What exactly does it mean to green your diet? Apparently, there is no definitive definition. “Going green can be such a trendy tag line — it can go in so many different directions,” notes Rémy Leigh Peters, a registered dietitian at the Roy and Patricia Disney Family Cancer Center at Providence Saint Joseph Medical Center in Burbank.
When people say “green,” are they trying to be more environmentally conscious, eat food that’s more organic, with fewer pesticides and fewer GMOs? she asks. Are they trying to eat more whole foods that they’re preparing themselves? “Or are they getting it mixed up with ‘This is organic, so it must be healthy?’ Just because something is organically grown doesn’t mean that it can’t be adulterated so that it no longer has the health benefits that it originally started out with,” Peters points out.
Whatever your interpretation, going green indicates that you’re trying to be healthier — for yourself and for the planet. Peters, who works with cancer patients, has some specific suggestions to help.
Keeping It Natural and Seasonal
First, “stick as closely as possible” to nature. “What has the earth grown for us?” she says. “I believe all of our healing constituents, phytonutrients, are in foods that are grown. So how we incorporate that into our diet as much as possible is really what’s going to be the basis of a healthier, disease-free lifestyle.”
Another suggestion: Eat with the season. “Seasonal produce is incredibly optimal, fresher and nutritionally superior, because they’re usually sun-ripened so they’re at their point when nutrition density is highest,” she says.
In the spring, “dark green leafies, such as Swiss chard and beets, help detoxify our blood and oxygenate our bodies and renew ourselves.”
In the summer, “we have a lot of hydrating fruits and vegetables — like watermelon and cucumbers — and they’re high in vitamins A and C” and help combat sun exposure.
During winter and fall, “we have things like onions, potatoes, squash and leeks. Those are grown mainly underground. They store longer. And they’re perfect for warm foods like soups and stews. They’re also high in vitamin C and antioxidants and can help with immunities.”
Fruits and vegetables that aren’t organic were “probably harvested early, so they weren’t ripened [and] don’t have all the nutrient density,” Peters says. In addition, they were likely “chilled, which makes the taste deteriorate a little, and probably flash-warmed or warmed in a hothouse so that they can artificially ripen. The transportation, maybe the radiation, or the waxing — all that can take away from the taste and the crispness.”
And is the nutrient content affected?
“There’s really not a difference in nutrient content,” she says. Whether foods had “something spritzed on them or not, it doesn’t take away the nutrient value. We want to try to eat organic, but nonorganic fruit is better than no fruit at all. You’re still getting a lot of nutrient value.”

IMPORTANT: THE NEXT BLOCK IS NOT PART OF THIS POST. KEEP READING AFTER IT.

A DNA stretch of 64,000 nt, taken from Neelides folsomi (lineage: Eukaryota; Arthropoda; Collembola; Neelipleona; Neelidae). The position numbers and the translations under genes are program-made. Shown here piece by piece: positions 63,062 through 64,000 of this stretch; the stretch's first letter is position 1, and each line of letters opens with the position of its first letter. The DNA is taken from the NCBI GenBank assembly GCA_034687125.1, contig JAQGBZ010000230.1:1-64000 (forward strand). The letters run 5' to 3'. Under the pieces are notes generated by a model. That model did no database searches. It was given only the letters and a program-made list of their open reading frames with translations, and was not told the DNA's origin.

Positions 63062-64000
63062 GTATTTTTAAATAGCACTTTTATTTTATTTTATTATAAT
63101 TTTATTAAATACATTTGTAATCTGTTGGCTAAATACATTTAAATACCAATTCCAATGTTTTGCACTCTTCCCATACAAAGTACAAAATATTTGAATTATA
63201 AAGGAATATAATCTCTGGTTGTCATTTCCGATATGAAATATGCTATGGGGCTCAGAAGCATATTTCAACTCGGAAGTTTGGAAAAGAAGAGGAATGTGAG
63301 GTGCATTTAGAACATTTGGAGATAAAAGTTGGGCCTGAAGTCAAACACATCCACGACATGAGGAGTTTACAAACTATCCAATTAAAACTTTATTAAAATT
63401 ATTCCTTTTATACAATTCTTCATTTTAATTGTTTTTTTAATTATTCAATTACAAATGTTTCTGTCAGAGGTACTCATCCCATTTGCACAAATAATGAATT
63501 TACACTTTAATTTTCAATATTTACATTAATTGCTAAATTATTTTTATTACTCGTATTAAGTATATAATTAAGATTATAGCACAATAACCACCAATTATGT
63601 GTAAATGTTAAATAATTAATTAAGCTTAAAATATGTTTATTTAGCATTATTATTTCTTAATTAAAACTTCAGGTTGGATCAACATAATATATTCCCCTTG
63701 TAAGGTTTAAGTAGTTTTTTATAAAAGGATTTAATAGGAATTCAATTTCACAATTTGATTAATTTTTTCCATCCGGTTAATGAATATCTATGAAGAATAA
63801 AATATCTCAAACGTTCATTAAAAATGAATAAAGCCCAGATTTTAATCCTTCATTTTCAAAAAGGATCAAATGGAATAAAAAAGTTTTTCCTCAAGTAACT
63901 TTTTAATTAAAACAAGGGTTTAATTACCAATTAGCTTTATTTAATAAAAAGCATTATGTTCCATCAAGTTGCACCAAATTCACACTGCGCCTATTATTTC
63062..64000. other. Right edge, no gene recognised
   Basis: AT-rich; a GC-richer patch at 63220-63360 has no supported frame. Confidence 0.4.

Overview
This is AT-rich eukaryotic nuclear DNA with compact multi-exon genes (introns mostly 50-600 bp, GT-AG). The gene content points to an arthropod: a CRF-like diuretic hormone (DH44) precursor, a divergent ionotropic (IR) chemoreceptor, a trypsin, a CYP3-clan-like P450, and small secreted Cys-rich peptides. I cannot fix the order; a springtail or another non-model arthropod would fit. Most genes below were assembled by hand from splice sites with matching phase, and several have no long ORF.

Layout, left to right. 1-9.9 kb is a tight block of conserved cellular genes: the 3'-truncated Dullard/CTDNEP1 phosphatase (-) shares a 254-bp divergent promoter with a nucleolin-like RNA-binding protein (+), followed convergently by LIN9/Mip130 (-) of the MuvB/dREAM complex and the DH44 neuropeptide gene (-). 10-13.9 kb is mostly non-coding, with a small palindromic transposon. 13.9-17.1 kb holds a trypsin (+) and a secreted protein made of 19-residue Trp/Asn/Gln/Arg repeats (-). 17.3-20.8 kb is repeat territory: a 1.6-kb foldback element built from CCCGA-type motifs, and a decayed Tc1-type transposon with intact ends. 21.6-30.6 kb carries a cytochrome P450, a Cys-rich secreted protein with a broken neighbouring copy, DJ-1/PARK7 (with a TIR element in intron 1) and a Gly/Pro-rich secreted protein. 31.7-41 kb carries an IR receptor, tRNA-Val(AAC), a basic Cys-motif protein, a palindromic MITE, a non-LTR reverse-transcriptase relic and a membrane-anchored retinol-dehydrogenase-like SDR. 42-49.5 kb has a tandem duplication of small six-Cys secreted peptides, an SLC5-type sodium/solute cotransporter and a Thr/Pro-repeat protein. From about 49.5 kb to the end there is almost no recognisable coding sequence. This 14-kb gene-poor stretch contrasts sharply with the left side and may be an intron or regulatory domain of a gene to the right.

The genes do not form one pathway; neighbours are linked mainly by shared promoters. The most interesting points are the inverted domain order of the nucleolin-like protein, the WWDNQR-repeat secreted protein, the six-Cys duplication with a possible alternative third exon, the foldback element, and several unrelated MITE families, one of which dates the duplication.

Farmers markets are good sources of organic produce, and Peters is a big proponent. “I try to visit as much as possible and support them,” she says. “I’ve gone to the one in upper Burbank. There’s one on the corner of Forman and Riverside. There’s one on Sundays on Laurel Canyon and Ventura, which is big and fun,” she says. (See “Farmers Markets in and Near Toluca Lake” for a list of area options, or visit the U.S. Department of Agriculture’s National Farmers Market Directory.)
Peters offers the following tips for shopping at farmers markets:
- Talk to the farmers. “They like to brag about their fruits and vegetables and where something is from. Ask them where [the produce is from] and ask them about the soil. I’ve learned so much just from chatting with people over the years,” she says. This includes vendors who “may not have the money to get the actual organic certification, but they’re probably taking care of their crops in the sense that they’re still following certain guidelines.”
- Know what’s in season and what the hot commodity is out there.
- Look for variety in color and shape. “It doesn’t have to be a perfect-looking fruit or vegetable for it to be nutrient dense or any more healthy.” If you’ve ever grown your own produce, she says, you know they don’t always look perfect: “It’s OK to love those awkward-looking veggies and fruits.”
“I’d like to direct people to what is called the Dirty Dozen or Clean 15,” Peters adds. The lists, put out annually by the Environmental Working Group, a Washington, D.C., nonprofit dedicated to protecting human health and the environment, are consumer guides to pesticides in produce. But just as Peters noted that it’s better to eat nonorganic fruit than no fruit at all, the EWG also cautions against automatically dismissing the produce on the Dirty Dozen list. Those items are still more healthful for you than processed foods that have fat, sugar or additives, it says.
And nothing beats the taste of home-grown. “We’ve all had that apple that tastes all pithy on the inside and a tomato that tastes kind of like meh,” Peters says. “But then you grow your own and then you go, ‘Wow, that’s what it’s supposed to taste like!’ And that’s not even talking about organic or not.”
If you’d like to learn more about nutrition, antioxidants and immunities, see Peters’ Facebook page for information about the free classes and workshops that she teaches.